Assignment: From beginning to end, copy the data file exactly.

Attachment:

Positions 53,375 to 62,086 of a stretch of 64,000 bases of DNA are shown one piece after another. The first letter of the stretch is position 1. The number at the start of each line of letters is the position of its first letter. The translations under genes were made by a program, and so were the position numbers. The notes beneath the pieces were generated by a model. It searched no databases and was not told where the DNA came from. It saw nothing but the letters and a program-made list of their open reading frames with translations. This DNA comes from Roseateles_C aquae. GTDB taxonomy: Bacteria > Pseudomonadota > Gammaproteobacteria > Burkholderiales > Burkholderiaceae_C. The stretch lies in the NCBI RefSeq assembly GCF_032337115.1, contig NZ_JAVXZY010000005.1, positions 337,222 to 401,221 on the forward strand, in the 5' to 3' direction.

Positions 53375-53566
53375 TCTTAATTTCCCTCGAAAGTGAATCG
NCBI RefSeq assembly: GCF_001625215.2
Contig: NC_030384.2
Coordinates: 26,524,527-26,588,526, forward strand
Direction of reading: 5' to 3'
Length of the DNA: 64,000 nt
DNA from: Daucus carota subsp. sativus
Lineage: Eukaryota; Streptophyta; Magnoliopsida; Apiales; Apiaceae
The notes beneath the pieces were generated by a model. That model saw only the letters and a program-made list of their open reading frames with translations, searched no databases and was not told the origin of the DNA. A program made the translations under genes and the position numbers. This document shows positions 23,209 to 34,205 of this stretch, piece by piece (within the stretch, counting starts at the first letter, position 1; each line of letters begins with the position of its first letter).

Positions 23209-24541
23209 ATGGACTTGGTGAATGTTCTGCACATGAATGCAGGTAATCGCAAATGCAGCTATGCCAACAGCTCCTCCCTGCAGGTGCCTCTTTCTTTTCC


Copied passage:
Positions 53,375 to 62,086 of a stretch of 64,000 bases of DNA are shown one piece after another. The first letter of the stretch is position 1. The number at the start of each line of letters is the position of its first letter. The translations under genes were made by a program, and so were the position numbers. The notes beneath the pieces were generated by a model. It searched no databases and was not told where the DNA came from. It saw nothing but the letters and a program-made list of their open reading frames with translations. This DNA comes from Roseateles_C aquae. GTDB taxonomy: Bacteria > Pseudomonadota > Gammaproteobacteria > Burkholderiales > Burkholderiaceae_C. The stretch lies in the NCBI RefSeq assembly GCF_032337115.1, contig NZ_JAVXZY010000005.1, positions 337,222 to 401,221 on the forward strand, in the 5' to 3' direction.

Positions 53375-53566
53375 TCTTAATTTCCCTCGAAAGTGAATCG
NCBI RefSeq assembly: GCF_001625215.2
Contig: NC_030384.2
Coordinates: 26,524,527-26,588,526, forward strand
Direction of reading: 5' to 3'
Length of the DNA: 64,000 nt
DNA from: Daucus carota subsp. sativus
Lineage: Eukaryota; Streptophyta; Magnoliopsida; Apiales; Apiaceae
The notes beneath the pieces were generated by a model. That model saw only the letters and a program-made list of their open reading frames with translations, searched no databases and was not told the origin of the DNA. A program made the translations under genes and the position numbers. This document shows positions 23,209 to 34,205 of this stretch, piece by piece (within the stretch, counting starts at the first letter, position 1; each line of letters begins with the position of its first letter).

Positions 23209-24541
23209 ATGGACTTGGTGAATGTTCTGCACATGAATGCAGGTAATCGCAAATGCAGCTATGCCAACAGCTCCTCCCTGCAGGTGCCTCTTTCTTTTCC